Former justice secretary Kenny MacAskill has come under fire after suggesting he did not realise the kind ofoutcry his decision to release the Lockerbie bomber would attract.
The 2009 decision prompted a furious reaction in the US where most of the victims of the atrocity were from.
All 259 people on board PanAm Flight 103 were killed when it exploded over Lockerbie in December 1988. Eleven people were also killed on the ground. Abdelbaset Ali Mohmed al-Megrahi was the only man convicted of the bombing in 2000, but was released from jail in Scotland on compassionate grounds after being diagnosed as being in the final stages of terminal cancer.
Mr MacAskill was justice secretary throughout Alex Salmond’s time as First Minister, but stepped down as an MSP last week. He is shortly publishing a book which details the background to the release of Megrahi, but said in an interview yesterday that the release was an “Andy Warhol moment” and admitted he had not foreseen the likely global impact.
“What I can say, without disclosing the full contents of the book, I knew we were a cog in a wheel, what I didn’t realise was how small a cog and how big a wheel,” he told Holyrood magazine.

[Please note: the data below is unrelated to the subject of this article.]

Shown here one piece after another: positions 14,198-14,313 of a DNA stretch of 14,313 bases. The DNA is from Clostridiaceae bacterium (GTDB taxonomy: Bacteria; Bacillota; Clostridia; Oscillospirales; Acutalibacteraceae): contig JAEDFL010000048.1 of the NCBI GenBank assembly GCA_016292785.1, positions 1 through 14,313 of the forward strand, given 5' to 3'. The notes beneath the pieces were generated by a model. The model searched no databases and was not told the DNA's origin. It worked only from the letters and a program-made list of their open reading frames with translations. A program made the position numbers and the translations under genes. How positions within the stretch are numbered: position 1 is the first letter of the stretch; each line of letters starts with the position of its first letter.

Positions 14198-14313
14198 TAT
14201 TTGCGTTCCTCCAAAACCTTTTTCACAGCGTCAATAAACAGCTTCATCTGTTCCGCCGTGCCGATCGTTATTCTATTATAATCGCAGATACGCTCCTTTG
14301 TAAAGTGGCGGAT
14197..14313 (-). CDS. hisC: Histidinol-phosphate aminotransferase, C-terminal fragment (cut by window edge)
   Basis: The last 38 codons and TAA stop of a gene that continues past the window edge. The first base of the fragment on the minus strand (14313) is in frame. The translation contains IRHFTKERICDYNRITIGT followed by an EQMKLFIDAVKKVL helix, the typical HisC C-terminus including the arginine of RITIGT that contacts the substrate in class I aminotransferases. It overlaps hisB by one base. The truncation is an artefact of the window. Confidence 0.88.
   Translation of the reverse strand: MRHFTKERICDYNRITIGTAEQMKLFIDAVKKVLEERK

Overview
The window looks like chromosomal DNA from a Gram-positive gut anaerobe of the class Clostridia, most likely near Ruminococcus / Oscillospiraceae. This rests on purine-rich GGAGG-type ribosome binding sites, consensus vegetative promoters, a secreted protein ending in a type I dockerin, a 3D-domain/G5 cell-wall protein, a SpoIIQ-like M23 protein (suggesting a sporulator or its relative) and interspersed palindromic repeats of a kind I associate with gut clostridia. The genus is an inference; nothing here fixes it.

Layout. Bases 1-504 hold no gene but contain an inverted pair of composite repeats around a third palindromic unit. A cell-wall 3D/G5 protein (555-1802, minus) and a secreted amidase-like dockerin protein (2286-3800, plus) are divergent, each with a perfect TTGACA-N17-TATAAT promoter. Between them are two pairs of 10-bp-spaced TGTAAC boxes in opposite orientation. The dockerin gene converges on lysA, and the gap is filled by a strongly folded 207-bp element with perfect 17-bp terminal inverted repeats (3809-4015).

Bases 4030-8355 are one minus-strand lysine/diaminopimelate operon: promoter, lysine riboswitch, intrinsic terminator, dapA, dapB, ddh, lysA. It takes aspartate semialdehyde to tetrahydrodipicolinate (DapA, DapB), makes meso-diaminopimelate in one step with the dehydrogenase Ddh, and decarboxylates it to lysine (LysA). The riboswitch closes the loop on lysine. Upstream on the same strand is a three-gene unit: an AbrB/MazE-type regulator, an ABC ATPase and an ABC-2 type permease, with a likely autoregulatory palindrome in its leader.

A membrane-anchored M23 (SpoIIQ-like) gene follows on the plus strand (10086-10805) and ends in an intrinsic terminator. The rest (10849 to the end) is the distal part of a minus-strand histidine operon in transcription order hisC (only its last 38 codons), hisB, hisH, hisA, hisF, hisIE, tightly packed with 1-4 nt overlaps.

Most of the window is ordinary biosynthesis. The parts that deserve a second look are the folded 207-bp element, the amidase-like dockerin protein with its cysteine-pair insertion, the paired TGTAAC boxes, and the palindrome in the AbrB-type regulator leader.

“I think what comes out of this is that others should hang their head in shame and none of them are in Scotland.
“There are a lot of things out there that people want to know and I think I am entitled to do that.
“That’s how I see it, I think this is a matter more of setting the record straight.”
MacAskill had visited Megrahi in Greenock prison in the weeks before his release, but revealed that bringing the bomber to see him in the Scottish Government’s St Andrew’s House headquarters was another option which had been on the table.
“That was clearly preposterous – it would have been an OJ Simpson scenario,” he said.
“The easiest thing for security, given he was a prisoner, was simply to go to Greenock prison.”
Leading North-east Tory candidate Alex Johnstone said: “Having been justice secretary at the time, Kenny MacAskill should have known how much fuss and anger releasing Megrahi would have caused and it is ridiculous to suggest otherwise.
“When Alex Salmond’s government took the decision to release Megrahi it was not done in the name of Scotland, or in the name of the Scottish Parliament. It is surprising to hear this revelation – but then he does have books to sell.”